If you only have a temporary, acute infection, chances are good your immune system will overcome it shortly. Once you’ve recovered from an acute infection, you won’t get it again. A blood test can tell you if you’ve overcome the virus and become immune.
If you don’t overcome it during the acute phase of infection, you’ll develop a chronic infection, which is lifelong. Chronic hepatitis B isn’t curable, but it’s manageable with treatment. A blood test can tell you if you need treatment for a chronic infection.
How often is hepatitis B fatal?
Death from acute hepatitis B is rare. The death rate from chronic hepatitis B is approximately 15%. About 25% of people who become chronically infected as children die of the disease. About 25% of chronic hepatitis B infections lead to liver cancer.
How should I take care of myself while living with chronic hepatitis B?
If you have chronic hepatitis B, it’s very important to stay connected with a qualified healthcare provider, such as a gastroenterologist or a hepatologist (liver specialist). Your provider will keep track of the progress of your disease and advise you on treatment and self-care.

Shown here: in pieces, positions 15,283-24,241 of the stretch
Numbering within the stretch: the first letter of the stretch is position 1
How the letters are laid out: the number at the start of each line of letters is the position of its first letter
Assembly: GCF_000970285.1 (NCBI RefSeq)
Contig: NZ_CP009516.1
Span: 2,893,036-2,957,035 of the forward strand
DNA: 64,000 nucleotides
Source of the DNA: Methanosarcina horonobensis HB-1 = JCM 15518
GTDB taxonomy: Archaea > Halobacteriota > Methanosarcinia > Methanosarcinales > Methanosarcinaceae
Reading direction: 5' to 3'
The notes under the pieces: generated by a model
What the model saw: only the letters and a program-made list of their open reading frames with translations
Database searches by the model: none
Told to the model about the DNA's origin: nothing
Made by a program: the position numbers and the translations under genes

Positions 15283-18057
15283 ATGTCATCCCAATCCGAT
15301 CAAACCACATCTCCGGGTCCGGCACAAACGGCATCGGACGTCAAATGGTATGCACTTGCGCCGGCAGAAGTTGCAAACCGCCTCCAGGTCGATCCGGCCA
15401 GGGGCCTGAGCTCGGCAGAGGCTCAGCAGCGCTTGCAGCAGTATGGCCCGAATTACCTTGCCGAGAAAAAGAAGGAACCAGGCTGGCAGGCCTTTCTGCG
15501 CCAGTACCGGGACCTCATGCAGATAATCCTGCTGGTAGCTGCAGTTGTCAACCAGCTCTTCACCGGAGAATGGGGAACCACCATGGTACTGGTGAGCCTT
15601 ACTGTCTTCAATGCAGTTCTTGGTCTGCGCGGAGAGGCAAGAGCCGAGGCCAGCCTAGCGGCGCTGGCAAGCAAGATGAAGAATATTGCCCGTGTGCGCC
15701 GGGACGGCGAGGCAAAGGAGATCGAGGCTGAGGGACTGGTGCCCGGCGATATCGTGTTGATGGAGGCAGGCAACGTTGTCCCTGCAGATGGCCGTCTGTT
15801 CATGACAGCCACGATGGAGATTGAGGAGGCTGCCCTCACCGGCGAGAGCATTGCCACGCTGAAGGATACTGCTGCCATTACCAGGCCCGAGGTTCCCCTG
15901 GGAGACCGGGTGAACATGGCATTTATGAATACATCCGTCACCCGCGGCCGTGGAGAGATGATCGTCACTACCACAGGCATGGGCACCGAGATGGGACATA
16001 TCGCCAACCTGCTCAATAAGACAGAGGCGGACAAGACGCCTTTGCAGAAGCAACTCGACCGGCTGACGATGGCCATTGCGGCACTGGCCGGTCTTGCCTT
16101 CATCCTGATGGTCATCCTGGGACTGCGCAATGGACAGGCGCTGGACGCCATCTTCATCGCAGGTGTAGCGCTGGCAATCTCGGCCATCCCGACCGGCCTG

- Go for regular check-ups with your provider every six months or as directed. Check-ups will include various liver tests to monitor the disease and watch for complications.
- Check with your provider before taking any new medicine, including herbal medicines. Some herbs may be harmful to your liver, or they may not mix with your other medications.
- Avoid drinking alcohol and follow a healthy diet to manage your body weight. Alcohol and overweight can add unnecessary stress to your liver.
- Protect yourself from other liver infections. If you haven’t been vaccinated for hepatitis A, get the vaccine. Get tested for hepatitis C and get treatment if you have it. Hepatitis C is curable.
A note from Cleveland Clinic
Most people who get hepatitis B recover shortly on their own. But if you develop a chronic infection, hepatitis B is lifelong. There’s no cure yet for hepatitis B, but regular testing and treatment can minimize the damage it does. Most people can expect to live full, long lives.